More than any other question, clients always ask what they should wear to their family session. Coordinating your outfits can be a daunting task, but it doesn’t have to be! Here are some tips to help you with styling.
If you’re stuck, ask for help!
Many stores offer free styling assistance (J Crew and Nordstrom are two great options that have clothes for the whole family). I also love helping my clients choose their outfits. Just text or email me photos of different possibilities and we can solve the puzzle together!
It’s way easier to visualize the whole puzzle once you know what one piece looks like! Try starting with mom or daughter, since women’s clothing tends to have more colors and prints.
The day of all white shirts and khaki pants are long past! We want colors that generally complement each other: so for instance, soft colors (light blue, gray, blush) or warm colors (brown, orange, burgundy), If you want colorful images, then you should choose a more vivid color scheme for your outfits!
Don’t make things more complicated than they need to be! All you need for an awesome family session is one outfit for everyone. Changing outfits will take time away from your shoot and can put your kids in a grumpy mood.
If you’re planning to hang your images in your living room that’s decorated in all white, you probably don’t want your clothing to be dark. If you’re hanging them in a colorful nursery, then wear vivid outfits.
Nothing is worse than being miserably uncomfortable in a perfect outfit. If you’re planning an outdoor session in November, think about coats, gloves, and hats. In the summer, dress in layers that you can easily take off if you get too hot.
These are often the forgotten last element, but they can really make or break your outfits! If you can’t find shoes you love, consider going barefoot (just bring walking shoes to get from point A to point B). Steer away from athletic shoes and bright white sneakers.
Check your outfits from all possible angles in the mirror, not just the one you like best. Try sitting, squatting, leaning forward, etc. The kids’ clothes should work well in motion so that we can play during your session (think flying, tickling, and hanging upside down).
If your daughter hates wearing dresses, don’t force her to wear one for picture day. If your son thinks that bowtie is uncomfortable, ditch it. Happy kids make for happy photos!
Above all, if you feel good, you will look good! Choose clothing that gives you freedom of movement, keeps you warm/cool, and won’t require a lot of maintenance throughout your session.
Add some visual interest to your images with unique fabrics. Some examples: lace, cable knits, chambray, tweed, herringbone, chambray, faux fur, wool
Don’t be scared of patterns and prints! They can work great in moderation. Try one statement piece (for instance, a colorful floral dress for mom) and one subtle pattern (maybe tiny polka dots for baby girl), and then keep the rest of the family more simple.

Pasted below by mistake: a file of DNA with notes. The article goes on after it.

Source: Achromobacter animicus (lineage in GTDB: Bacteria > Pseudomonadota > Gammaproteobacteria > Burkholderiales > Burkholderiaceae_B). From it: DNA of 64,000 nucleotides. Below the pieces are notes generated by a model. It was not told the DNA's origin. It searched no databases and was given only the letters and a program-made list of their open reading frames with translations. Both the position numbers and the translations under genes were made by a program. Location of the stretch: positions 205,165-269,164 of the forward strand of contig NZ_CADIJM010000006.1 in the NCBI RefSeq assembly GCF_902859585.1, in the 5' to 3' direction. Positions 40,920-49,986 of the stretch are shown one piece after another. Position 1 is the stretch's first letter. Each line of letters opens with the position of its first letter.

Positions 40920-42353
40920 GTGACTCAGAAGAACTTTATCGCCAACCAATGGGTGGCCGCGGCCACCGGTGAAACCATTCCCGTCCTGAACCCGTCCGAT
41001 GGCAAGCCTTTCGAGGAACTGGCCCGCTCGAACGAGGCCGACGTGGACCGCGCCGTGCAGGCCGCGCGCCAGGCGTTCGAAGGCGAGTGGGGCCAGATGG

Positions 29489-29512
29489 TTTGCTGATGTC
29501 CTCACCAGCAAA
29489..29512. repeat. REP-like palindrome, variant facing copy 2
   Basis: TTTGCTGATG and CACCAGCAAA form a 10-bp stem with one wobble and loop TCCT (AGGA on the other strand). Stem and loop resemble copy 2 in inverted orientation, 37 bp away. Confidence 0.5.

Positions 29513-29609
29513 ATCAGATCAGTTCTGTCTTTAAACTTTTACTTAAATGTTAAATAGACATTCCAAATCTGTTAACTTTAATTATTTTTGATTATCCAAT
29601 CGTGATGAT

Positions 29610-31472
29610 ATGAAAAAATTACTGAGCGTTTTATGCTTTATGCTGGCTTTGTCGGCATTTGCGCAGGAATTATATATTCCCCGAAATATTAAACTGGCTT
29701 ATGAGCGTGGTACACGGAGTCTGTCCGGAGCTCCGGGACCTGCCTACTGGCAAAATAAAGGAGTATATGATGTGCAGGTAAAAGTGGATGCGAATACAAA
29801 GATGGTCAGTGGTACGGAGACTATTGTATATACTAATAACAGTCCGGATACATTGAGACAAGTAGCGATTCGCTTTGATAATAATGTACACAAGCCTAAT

These are the quickest way to take your outfits from average to amazing! Think scarves, blazers, cardigans, belts, jewelry, fun socks, and hats.
We don’t want your clothing to be too baggy or too tight. Properly fitted clothing looks put together and will show your shape. For women, your upper half and lower half should be balanced: so for instance, blousy shirt + skinny pants, or tight shirt + flowing skirt.
Try to steer away from current trends, since they’ll date your photos 10 years from now.
Let your clothing match your surroundings. A tuxedo or formal dress will look out of place in the woods.
If you love white, try off-white or ivory instead.
These create skin tone/color cast issues.
Words will draw attention away from your faces.
If you wear glasses every day, please wear them in your shoot! However, lens glare and shaded lenses will keep your eyes from being seen. You can have anti-reflective coating added to your lenses or wear just the frames.
Even if you’re planning to use these images for your holiday cards, steer away from holiday-colored clothing and let your card design incorporate those instead. That way you’ll be able to enjoy your images year-round!
Button-down or structured shirts generally look better in photos. If you have your heart set on a t-shirt, try layering a blazer on top.
These don’t always translate well in-camera.
maxi dresses, fitted tops tucked into long skirts, a-line dresses/coats, skinny jeans, cardigans, blazers, scarves, ankle boots, riding boots, fitted tunics,
strapless, sleeveless (unless you love your arms), low-cut shirts, baggy clothes, chunky knits,
blazers, chino pants/shorts, button-downs with sleeves rolled up to elbows, sweaters layered over collared shirts, dark wash jeans, leather shoes/boots, cardigans
short-sleeved polos, short-sleeved button-downs, baggy shorts/pants, athletic shoes, cargo shorts, white t-shirts
everything listed for mom, plus these optional accessories: headbands, hats, bows, rainboots
visible diaper/underwear (try shorts for under dresses), neon, athletic shoes or character shoes
everything listed for dad, plus these optional accessories: suspenders, bowtie, caps, high-top sneakers
tank tops, neon, visible diaper, athletic shoes or character shoes (Disney, etc.)
If you’re overwhelmed by all of the advice I just gave you, here are some sample color palettes that you can use as a starting point. I based all of these sets off of two or three colors, then filled in the rest with neutral materials like denim and khaki. You can shop the exact outfits at katelphoto.polyvore.com.
Finally, here are a bunch of examples of clients who have rocked their outfits! I may be biased, but I think I have some of the most stylish clients around! Love them!!